The Holy One (El Hakkodesh)

, by Christopher D. Hudson

“For this is what the high and exalted One says—he who lives forever, whose name is holy, ‘I live in a high and holy place, but also with the one who is contrite and lowly in spirit, to revive the spirit of the lowly and to revive the heart of the contrite.’” (Isaiah 57:15, NIV)

Government agencies are lenient regarding impurities in our food supply. For example, in peanut butter there may be thirty or more insect fragments and one or more rodent hairs per 100 grams. Shocking, isn’t it?

It’s even more shocking to realize that God has no leniency whatsoever for moral impurity. That’s the idea behind the divine name “the holy one.” The Hebrew word holy means sinless and free from imperfection. God is without error or fault. He is absolute purity and light. This attribute of holiness sets God apart, and makes Him distinct from everything else in a fallen world. Try as we might, we sinful creatures have a hard time comprehending God's blinding holiness, which is referred to in Scripture as “terrible” or “dreadful” (see Nehemiah 1:5, Psalm 68:35).

In the same way that an epidemiologist seeks to isolate those infected with a deadly disease, or a surgeon insists on a germ-free operating room, God demands that extreme, even harsh measures be taken to quarantine and eradicate sin.

Consider the consequences of sin in contrast with a holy God.
• The payment for offending a holy God? Death. (Romans 6:23)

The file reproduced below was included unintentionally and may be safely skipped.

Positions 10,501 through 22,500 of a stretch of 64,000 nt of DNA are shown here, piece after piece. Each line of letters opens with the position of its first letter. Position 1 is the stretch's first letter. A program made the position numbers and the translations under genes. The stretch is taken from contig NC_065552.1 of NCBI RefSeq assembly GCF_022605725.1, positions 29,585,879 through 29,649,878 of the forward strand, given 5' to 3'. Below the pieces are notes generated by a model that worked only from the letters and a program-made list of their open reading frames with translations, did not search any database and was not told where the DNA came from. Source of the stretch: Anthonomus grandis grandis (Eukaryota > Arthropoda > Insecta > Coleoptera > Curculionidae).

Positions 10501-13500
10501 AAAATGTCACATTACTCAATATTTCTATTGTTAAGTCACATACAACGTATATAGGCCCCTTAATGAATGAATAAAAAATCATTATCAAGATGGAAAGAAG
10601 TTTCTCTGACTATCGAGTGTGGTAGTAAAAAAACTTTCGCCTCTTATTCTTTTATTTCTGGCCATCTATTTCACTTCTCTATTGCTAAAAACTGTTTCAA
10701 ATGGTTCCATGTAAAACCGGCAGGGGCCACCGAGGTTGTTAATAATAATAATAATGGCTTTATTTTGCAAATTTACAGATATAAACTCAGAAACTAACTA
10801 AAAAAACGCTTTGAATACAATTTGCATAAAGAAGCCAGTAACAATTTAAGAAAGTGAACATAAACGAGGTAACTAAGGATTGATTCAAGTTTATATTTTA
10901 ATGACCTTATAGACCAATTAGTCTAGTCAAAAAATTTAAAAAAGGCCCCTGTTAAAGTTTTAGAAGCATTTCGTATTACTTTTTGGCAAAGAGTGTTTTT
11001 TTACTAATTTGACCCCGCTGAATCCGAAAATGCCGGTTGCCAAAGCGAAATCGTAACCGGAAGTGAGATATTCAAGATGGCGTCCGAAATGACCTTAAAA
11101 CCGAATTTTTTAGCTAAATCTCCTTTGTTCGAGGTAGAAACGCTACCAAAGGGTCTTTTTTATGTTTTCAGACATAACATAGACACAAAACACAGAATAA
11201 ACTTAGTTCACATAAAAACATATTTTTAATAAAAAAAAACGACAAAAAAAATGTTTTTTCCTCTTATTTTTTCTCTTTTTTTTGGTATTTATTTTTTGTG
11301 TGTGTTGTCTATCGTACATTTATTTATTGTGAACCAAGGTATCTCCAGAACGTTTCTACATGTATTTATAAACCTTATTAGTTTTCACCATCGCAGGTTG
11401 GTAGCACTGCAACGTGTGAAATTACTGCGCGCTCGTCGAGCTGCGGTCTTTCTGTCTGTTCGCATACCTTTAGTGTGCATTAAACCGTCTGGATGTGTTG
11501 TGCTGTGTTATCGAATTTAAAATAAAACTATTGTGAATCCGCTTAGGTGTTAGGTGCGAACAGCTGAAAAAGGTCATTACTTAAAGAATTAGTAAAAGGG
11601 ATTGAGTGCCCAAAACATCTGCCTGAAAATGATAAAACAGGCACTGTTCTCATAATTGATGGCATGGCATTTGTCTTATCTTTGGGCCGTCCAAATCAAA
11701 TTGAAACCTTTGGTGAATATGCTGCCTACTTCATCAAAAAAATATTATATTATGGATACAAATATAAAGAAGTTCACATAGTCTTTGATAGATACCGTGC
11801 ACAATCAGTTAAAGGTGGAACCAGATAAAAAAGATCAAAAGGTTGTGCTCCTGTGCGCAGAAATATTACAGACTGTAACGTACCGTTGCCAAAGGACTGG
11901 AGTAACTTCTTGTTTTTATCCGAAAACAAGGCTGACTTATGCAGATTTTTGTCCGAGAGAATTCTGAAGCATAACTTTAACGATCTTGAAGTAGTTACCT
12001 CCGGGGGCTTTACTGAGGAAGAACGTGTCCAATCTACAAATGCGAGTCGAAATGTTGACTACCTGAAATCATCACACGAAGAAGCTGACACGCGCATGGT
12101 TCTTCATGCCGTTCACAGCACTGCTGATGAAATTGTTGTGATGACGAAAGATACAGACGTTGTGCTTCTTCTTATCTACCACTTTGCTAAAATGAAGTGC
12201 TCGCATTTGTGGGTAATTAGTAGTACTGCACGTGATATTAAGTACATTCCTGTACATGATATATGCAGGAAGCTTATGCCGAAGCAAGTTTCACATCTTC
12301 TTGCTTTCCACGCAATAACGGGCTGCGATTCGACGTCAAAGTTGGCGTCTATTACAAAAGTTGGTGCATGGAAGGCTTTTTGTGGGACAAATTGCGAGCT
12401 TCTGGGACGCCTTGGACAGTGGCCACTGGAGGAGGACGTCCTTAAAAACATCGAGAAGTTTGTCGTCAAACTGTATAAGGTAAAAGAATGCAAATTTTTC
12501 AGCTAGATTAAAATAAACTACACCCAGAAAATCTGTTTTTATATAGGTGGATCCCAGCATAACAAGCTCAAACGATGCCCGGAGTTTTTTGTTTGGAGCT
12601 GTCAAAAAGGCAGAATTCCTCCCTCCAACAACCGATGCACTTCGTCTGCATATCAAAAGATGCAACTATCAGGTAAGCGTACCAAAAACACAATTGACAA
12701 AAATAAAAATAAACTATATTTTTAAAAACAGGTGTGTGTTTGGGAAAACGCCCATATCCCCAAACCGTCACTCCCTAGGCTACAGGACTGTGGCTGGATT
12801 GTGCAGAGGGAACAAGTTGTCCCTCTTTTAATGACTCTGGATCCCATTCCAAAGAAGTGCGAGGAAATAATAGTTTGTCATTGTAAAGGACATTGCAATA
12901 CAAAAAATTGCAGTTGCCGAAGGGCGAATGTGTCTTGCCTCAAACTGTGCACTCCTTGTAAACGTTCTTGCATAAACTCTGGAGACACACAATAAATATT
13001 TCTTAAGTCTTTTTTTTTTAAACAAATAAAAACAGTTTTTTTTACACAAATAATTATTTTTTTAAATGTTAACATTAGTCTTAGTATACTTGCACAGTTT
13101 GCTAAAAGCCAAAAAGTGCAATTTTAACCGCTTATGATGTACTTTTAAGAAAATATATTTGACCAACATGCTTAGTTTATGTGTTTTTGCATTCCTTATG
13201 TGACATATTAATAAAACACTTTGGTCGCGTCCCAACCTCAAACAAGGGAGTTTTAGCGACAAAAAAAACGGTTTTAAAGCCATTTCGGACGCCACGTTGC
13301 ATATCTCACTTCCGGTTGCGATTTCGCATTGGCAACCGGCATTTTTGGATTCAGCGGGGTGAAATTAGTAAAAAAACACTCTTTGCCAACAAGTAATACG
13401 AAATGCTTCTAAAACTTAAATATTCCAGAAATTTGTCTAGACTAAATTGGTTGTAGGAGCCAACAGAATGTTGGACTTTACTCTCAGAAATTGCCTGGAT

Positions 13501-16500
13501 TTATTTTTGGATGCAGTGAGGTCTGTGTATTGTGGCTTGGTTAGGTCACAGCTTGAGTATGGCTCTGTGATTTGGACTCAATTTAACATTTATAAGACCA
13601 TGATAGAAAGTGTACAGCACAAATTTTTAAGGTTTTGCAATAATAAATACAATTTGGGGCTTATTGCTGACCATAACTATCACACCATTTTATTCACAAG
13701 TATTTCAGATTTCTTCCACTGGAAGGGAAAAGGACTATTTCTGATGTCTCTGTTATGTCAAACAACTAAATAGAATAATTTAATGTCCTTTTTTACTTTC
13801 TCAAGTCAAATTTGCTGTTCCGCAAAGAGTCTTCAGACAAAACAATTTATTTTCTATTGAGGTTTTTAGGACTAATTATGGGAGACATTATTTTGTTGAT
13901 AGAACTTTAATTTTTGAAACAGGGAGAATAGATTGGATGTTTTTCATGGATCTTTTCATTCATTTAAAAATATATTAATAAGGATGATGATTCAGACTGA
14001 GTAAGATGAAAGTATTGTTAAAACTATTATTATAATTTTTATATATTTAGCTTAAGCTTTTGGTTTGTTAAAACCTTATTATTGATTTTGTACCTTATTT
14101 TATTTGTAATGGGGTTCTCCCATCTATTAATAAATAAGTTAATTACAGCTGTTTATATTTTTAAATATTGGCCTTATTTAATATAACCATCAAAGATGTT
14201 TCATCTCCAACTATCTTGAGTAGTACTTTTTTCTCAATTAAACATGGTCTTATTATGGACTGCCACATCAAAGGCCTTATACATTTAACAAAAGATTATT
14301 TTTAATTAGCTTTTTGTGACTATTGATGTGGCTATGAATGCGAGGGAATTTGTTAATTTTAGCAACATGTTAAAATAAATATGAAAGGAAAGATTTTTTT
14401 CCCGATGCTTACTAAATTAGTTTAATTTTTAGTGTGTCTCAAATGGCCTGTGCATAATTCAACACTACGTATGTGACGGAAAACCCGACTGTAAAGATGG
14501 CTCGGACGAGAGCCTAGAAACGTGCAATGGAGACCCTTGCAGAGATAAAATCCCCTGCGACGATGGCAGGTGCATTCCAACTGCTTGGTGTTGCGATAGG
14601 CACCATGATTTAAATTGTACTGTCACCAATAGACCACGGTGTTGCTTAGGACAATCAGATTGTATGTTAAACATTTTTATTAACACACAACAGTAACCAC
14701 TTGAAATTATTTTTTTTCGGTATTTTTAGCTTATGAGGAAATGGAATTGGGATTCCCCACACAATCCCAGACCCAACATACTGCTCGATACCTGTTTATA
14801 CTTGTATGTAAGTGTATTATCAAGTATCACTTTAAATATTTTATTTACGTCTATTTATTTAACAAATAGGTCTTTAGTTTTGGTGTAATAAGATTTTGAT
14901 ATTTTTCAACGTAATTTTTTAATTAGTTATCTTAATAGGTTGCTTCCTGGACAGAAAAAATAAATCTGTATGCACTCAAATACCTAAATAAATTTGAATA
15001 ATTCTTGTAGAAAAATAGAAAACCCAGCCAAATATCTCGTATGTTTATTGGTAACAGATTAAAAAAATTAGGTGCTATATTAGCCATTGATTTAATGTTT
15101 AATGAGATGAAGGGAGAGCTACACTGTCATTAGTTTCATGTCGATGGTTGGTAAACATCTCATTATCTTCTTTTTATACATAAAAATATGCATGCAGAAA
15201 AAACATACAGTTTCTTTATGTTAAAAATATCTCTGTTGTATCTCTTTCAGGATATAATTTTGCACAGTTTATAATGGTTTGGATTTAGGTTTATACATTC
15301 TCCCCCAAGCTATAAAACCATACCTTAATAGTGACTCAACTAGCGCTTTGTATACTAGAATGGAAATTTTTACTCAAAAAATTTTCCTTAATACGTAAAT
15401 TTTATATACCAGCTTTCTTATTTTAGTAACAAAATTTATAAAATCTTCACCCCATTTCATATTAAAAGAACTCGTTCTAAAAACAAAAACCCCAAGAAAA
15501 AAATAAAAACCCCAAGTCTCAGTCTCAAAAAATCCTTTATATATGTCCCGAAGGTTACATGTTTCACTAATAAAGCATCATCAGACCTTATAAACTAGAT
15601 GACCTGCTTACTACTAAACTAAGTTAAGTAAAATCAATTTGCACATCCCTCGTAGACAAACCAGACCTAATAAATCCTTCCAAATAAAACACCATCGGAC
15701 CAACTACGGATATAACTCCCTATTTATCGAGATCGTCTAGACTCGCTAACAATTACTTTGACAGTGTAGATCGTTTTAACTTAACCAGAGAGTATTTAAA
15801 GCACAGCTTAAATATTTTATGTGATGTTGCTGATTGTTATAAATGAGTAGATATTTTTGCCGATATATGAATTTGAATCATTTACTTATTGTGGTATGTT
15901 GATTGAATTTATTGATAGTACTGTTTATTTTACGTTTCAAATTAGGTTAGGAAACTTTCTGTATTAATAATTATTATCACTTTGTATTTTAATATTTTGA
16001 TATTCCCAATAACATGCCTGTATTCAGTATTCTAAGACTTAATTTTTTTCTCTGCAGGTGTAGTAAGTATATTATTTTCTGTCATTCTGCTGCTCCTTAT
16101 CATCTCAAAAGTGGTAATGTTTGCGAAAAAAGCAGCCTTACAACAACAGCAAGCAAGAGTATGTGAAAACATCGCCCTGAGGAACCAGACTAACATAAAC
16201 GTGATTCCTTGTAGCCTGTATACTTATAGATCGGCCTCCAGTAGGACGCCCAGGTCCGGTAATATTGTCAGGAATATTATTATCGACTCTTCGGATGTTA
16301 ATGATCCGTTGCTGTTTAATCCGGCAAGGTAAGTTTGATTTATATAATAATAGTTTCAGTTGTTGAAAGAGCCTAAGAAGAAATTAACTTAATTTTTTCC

• The punishment for following another god? Death. (Leviticus 20:3)
• The consequence of getting too close to God's presence? Death. (Exodus 19:12)

Such dire consequences for sin reveal the extent of God's holiness. Like the north and south ends of a magnet, holiness and sin cannot coexist; in fact, they violently repulse each other.

Thankfully, Isaiah 57:17 expands the holiness of God to mean there’s not only an aversion to sin, but also a desire to seek out, save, and revive the lost. God’s holiness drives Him to seek and find us. In His perfection, God seeks to restore the world to its original holy and perfect state.

It is God's purity that will not allow Him to discard us, though He has reason to. His holiness, rooted in love, compels Him to save. He sent His one and only Son to turn sinners into saints.

God's holiness means that God hates sin enough to deliver sinners from it.

The above article is adapted from 100 Names of God, which will be released in the winter of 2015. Pre order your signed copy.


Post a Comment